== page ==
Second, beware of schools that try to lure you into paying them with spurious claims. For example, some will tell you that they are “internationally accredited.” This is something of a ruse. There is no international government that has created an accreditation agency. Any such “accreditation” is unofficial and is not recognized by the Department of Education in the United States. Similarly, there are other schools who will tell you that they are “fully accredited” but not tell you the agency bestowing the accreditation is affiliated with the school and is without any official academic recognition. You probably don’t want to be linked to a “school” that pulls something like this.
Third, understand that the laws are changing. There is discussion among consumer protection groups and regulatory boards about further regulation of unaccredited degrees. The Federal Government has begun investigations into its employees who have negotiated pay raises based on such degree and other organizations are sure to follow that lead. One popular proposal will require anyone using such a degree title to add the disclaimer that “my degree does not qualify me to practice any profession” to all advertising. Would this sort of degree really make your advertising look more effective?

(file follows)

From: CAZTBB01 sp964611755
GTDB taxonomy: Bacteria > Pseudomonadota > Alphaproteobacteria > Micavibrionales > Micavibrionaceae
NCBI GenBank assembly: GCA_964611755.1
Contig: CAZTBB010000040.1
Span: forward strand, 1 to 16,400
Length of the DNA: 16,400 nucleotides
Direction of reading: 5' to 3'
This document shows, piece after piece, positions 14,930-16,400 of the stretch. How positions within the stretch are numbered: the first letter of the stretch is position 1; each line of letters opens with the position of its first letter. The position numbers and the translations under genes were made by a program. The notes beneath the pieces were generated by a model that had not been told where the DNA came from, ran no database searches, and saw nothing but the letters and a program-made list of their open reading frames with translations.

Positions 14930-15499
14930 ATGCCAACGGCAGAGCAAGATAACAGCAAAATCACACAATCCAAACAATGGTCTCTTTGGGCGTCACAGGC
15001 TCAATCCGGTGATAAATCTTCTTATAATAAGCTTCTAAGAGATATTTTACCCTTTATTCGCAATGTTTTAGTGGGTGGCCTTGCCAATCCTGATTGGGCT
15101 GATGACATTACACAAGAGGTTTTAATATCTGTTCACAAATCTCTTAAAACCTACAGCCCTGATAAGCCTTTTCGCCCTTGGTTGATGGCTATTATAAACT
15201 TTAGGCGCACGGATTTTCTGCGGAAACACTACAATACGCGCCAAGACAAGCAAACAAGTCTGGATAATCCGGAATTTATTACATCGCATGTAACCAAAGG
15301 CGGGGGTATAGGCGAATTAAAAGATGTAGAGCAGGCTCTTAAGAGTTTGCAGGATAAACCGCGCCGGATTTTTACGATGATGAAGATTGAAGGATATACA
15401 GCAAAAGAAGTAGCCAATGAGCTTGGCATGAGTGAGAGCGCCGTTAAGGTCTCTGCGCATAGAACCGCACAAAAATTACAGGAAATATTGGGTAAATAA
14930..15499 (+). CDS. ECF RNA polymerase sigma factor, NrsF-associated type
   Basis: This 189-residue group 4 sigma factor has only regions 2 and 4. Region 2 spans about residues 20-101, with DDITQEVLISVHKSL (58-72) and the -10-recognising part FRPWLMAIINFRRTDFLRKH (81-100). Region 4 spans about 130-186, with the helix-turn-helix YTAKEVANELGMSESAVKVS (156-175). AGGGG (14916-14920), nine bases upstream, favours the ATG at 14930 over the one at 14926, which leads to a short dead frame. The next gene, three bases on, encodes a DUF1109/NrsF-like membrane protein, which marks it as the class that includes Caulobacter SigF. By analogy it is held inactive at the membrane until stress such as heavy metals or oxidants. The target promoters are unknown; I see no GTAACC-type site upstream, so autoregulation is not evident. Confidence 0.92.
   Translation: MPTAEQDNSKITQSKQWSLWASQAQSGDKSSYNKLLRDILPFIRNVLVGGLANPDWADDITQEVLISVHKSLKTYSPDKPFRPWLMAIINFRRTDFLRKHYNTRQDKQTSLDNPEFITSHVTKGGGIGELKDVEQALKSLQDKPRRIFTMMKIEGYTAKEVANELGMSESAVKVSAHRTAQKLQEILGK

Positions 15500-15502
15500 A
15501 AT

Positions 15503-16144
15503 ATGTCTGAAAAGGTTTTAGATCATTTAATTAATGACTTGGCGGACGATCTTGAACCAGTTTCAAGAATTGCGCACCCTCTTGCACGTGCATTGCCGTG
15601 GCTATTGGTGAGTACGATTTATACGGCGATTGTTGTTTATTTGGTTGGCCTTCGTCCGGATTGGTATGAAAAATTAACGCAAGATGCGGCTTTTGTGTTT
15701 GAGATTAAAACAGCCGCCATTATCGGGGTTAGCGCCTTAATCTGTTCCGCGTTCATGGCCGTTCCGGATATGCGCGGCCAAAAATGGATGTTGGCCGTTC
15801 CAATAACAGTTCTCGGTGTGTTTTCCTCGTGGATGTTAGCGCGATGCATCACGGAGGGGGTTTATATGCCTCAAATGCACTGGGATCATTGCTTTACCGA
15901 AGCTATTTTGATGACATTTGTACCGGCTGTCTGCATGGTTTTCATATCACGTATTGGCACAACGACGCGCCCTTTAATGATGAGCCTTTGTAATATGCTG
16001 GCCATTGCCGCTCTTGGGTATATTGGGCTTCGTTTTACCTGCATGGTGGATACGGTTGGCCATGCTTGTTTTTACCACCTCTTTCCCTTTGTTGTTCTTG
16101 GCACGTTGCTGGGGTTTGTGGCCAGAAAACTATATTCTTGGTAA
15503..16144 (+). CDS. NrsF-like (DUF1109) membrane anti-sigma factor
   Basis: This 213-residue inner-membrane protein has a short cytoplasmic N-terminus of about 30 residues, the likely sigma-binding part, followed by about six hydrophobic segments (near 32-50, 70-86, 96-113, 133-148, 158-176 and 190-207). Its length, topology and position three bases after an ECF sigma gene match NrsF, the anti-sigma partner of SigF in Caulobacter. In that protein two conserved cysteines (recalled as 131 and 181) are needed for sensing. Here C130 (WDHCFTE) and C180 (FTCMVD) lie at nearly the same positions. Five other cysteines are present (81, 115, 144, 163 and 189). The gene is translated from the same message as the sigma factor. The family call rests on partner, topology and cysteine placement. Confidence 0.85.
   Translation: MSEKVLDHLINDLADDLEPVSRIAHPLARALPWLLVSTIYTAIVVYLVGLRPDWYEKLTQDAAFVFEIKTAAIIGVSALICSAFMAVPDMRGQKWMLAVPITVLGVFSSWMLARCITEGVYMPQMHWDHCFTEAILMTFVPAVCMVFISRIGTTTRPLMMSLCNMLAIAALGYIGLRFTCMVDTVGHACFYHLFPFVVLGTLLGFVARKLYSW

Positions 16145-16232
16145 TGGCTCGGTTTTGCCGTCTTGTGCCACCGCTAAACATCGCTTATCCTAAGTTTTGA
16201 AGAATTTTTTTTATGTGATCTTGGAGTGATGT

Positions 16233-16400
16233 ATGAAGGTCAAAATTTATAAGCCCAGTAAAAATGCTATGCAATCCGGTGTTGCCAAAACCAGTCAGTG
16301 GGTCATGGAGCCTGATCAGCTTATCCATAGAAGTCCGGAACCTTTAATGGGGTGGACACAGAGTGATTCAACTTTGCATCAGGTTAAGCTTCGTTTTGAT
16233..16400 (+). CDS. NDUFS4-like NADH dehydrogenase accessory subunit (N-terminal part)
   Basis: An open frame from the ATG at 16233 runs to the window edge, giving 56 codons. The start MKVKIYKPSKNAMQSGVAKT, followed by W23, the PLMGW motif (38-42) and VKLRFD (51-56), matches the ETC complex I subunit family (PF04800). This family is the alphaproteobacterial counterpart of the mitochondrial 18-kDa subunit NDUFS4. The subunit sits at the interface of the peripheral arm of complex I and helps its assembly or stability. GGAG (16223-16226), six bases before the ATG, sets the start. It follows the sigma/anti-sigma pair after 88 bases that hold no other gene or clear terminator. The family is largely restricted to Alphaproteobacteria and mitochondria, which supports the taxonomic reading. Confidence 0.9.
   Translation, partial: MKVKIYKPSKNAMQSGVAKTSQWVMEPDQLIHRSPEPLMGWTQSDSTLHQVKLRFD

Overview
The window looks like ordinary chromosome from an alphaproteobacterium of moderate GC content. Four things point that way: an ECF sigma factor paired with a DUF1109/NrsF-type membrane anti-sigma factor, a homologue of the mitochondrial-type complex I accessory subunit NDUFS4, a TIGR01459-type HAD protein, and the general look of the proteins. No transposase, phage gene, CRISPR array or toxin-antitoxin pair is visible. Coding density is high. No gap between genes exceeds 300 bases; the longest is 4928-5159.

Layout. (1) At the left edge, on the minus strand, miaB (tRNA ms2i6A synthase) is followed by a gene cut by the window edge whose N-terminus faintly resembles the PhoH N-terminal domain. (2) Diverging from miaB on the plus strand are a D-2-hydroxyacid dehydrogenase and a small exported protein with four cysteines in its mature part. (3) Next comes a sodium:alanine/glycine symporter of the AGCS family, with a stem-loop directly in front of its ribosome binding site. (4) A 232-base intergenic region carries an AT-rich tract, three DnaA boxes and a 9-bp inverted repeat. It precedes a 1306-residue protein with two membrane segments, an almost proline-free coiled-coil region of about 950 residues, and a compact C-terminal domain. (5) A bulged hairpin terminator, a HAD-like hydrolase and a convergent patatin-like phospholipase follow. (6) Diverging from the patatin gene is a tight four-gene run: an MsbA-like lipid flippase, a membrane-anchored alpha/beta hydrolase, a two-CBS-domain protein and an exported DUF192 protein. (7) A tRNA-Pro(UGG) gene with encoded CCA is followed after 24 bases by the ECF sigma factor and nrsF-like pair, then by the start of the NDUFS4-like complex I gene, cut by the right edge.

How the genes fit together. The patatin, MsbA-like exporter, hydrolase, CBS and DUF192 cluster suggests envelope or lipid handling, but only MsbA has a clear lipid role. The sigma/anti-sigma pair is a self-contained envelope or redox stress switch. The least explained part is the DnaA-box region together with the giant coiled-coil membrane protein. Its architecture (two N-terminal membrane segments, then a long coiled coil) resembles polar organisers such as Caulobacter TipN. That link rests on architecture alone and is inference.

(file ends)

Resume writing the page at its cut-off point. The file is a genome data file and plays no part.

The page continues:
Finally, think about your colleagues. When the Guild goes before a state legislature to oppose a law that would restrict your right to practice hypnotism we routinely get questions about people who are advertising services using such diplomas. Whether or not you think such degrees are valid, I can assure you that the lawmakers in your state government regard them with suspicion. Are you helping our profession, or hurting it, when you list such a degree after your name?
The National Guild of Hypnotists believes that a person trains to becoming a hypnotist by attending an approved training program taught by a Guild Certified Instructor, or the exact equivalent. We believe that the credential to use when holding services out to the public should be a powerful private certification from an influential hypnosis organization. There is no organization more powerful than the Guild.